When you model the real world you find attributes that do not seem to fit in any one class. For instance, in our rental example you have two classes,
. Further, you know that
Now you want to model the attribute
The value of that attribute is the day a particular client rents a particular
Well, for openers, the dayOfRental attribute does not belong in Client; the client may rent dummies on different days. You could create attributes for client called dayOfRental1 , dayOfRental2 , and dayOfRental3 . But if you create multiple attributes, how do you know which crash dummy was rented on dayOfRental1 ? On the other hand, dayOfRental doesn’t belong in CrashDummy either; any given dummy can be rented on many different days, to different clients. The solution to this dilemma: Recognize that dayOfRental is an attribute of the rents association and not an attribute of a class .
If you find an attribute whose value depends on more than one class instance, you need a third class that holds that attribute. For example, the dayOfRental attribute depends on the specific instance of Client and the specific instance of CrashDummy that were linked in the rents association on that day. You would
Figure 4-13 shows the UML notation for showing such special attributes. The figure shows your two classes— Client and CrashDummy —in the rents relationship. It then shows another class ( Rents ) that contains the special attribute dayOfRental .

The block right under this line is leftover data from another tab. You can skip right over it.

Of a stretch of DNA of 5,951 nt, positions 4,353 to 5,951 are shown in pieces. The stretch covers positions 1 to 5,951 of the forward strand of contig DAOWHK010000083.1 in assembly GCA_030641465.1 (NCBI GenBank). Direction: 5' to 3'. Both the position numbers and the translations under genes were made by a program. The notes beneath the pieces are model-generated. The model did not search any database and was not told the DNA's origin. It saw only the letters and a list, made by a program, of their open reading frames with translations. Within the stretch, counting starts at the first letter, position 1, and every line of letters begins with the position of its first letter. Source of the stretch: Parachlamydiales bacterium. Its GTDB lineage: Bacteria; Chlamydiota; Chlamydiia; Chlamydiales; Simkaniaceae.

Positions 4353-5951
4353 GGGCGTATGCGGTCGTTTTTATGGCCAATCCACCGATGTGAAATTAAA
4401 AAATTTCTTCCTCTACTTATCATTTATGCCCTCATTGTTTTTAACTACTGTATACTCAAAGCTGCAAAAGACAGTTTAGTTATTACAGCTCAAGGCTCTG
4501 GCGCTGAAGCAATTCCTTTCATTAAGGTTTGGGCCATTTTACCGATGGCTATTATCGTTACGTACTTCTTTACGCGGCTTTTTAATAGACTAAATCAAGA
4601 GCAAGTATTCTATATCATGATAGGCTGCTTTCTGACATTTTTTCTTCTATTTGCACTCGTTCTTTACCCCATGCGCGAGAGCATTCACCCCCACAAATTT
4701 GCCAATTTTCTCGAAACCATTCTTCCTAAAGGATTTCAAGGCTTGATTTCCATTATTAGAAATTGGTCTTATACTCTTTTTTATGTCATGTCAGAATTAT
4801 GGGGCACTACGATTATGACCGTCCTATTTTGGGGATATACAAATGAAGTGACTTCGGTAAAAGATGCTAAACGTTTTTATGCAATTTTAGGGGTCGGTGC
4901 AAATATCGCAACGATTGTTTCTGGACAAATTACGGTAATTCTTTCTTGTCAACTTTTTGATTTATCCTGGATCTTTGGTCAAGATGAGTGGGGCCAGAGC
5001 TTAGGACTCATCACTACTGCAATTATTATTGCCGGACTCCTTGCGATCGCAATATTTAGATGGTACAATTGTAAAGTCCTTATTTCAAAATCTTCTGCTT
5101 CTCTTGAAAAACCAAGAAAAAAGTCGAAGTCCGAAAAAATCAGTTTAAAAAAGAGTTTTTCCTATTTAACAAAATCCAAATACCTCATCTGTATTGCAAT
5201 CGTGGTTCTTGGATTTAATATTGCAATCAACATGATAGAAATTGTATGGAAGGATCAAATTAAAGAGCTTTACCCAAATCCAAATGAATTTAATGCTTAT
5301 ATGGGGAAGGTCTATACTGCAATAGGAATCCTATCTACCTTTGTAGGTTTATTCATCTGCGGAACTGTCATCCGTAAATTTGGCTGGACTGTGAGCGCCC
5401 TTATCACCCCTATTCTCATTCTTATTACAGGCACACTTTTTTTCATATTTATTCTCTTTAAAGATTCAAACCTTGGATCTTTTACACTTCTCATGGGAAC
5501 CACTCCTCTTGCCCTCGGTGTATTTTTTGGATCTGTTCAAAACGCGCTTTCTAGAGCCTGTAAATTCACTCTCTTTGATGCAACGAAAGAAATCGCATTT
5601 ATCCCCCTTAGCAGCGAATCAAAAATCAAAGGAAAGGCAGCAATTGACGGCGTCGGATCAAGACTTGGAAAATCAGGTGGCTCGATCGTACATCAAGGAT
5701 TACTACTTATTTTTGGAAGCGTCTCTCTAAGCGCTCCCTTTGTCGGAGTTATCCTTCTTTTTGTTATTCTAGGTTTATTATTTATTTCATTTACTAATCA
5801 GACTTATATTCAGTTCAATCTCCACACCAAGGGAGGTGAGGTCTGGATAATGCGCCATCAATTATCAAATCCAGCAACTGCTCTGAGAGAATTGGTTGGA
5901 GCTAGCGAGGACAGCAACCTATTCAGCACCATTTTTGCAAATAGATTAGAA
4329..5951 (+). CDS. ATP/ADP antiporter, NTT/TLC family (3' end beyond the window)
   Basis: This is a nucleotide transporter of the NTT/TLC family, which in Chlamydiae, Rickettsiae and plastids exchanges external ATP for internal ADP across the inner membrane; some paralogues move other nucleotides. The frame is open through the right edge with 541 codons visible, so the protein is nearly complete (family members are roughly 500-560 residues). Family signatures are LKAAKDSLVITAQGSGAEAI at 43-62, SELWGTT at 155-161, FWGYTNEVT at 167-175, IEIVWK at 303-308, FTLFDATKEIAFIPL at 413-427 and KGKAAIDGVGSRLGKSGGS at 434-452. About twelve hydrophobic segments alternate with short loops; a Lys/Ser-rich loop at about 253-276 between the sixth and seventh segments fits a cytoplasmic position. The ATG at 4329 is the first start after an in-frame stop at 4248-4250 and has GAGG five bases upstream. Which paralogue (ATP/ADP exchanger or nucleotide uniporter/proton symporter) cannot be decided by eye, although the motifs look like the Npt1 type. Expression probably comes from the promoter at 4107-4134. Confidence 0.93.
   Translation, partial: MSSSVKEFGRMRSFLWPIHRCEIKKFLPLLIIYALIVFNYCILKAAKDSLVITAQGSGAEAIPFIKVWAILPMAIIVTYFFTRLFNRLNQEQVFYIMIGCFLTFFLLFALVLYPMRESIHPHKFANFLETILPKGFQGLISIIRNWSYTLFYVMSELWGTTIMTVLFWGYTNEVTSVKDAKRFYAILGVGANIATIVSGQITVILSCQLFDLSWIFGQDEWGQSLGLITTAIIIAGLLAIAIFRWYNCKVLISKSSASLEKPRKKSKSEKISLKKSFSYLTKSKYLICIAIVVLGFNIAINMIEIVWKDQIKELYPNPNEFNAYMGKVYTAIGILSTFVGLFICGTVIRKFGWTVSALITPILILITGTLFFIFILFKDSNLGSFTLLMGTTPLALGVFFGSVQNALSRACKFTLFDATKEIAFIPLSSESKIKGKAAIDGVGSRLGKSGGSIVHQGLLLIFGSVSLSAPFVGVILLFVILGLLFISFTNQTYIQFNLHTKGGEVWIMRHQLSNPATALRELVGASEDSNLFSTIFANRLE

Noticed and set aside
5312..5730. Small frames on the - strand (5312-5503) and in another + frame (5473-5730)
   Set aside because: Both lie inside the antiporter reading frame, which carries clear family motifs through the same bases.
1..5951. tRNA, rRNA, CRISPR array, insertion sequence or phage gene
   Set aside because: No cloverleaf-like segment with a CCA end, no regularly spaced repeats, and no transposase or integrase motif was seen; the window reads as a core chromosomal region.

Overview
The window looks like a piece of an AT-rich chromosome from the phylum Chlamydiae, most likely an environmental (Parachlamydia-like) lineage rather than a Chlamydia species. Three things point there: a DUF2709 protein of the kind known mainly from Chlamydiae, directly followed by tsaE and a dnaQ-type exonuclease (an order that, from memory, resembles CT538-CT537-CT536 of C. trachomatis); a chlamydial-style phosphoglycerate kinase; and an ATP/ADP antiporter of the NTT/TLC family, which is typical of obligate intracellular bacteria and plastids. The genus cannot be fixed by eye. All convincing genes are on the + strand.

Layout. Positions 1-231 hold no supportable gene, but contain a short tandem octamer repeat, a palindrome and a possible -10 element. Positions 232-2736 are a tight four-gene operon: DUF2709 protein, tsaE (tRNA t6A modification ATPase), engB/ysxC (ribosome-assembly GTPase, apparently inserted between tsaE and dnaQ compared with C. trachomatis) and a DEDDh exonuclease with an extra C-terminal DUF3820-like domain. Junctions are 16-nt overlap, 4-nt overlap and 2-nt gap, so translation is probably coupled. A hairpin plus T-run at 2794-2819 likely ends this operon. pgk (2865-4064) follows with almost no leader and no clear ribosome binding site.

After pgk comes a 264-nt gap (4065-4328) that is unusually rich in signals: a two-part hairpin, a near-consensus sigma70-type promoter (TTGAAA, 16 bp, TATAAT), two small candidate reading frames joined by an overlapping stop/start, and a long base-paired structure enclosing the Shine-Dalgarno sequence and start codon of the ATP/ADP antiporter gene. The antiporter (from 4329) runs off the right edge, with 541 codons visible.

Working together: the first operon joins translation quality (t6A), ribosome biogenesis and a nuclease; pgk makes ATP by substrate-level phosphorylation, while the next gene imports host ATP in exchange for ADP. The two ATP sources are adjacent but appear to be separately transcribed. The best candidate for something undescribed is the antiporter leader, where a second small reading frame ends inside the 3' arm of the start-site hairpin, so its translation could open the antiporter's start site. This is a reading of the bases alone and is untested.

Figure 4-13: The Rents association class.
In UML, a dashed line means dependency; Figure 4-13 shows dependency between the Rents class and the association named rents .
The name of the association class must be the same
People often partition the objects of a class into groups based on the value of an attribute in that class when they describe the real world. This grouping of objects may be an important aspect of an association between two classes. In our rental example, we
Modeling this situation requires the use of something the UML gurus call a
, a notation that qualifies—that is, partitions into groups—navigation from an instance of one class to the instances of another. Figure 4-14 shows a qualified association where the qualifier occupies a small box between a class and an association. The qualifier goes at the
Say what? In Figure 4-13, size is an attribute of CrashDummy . When a Client instance orders zero or more instances of CrashDummy , they must specify the size they want. (The qualifier size goes at the opposite end of the orders association, away from the CrashDummy class.) So Figure 4-14 means that if we take an instance of Client and a value for the size qualifier, then we have zero or more orders links to instances of the class CrashDummy . So, given a specific client, the particular crash dummies rented are of a certain size.
Remember A qualifier is an attribute in the instances at the far end of the qualified association. Any attribute can have a datatype. In Figure 4-14, for example, the size qualifier has the inches datatype.
Figure 4-14: Qualifying an association.
Often you find qualifiers reduce the multiplicity of an association. The rents association between the Client class and the CrashDummy class (for example) is a many-to-many association. If we recast the association as a qualified association (as in Figure 4-15), the multiplicity is reduced. Figure 4-15 has the following meaning: “Given an instance of Client and the value for a CrashDummy serialNum, the Client rents zero or one instance of CrashDummy.” (This is true because each crash dummy has a unique serial number.) Using qualifiers to reduce multiplicity is like
Figure 4-15: Qualifiers can reduce multiplicity.
During design, you may want to tell the programmer to use an index when invoking the
As a designer, you’re often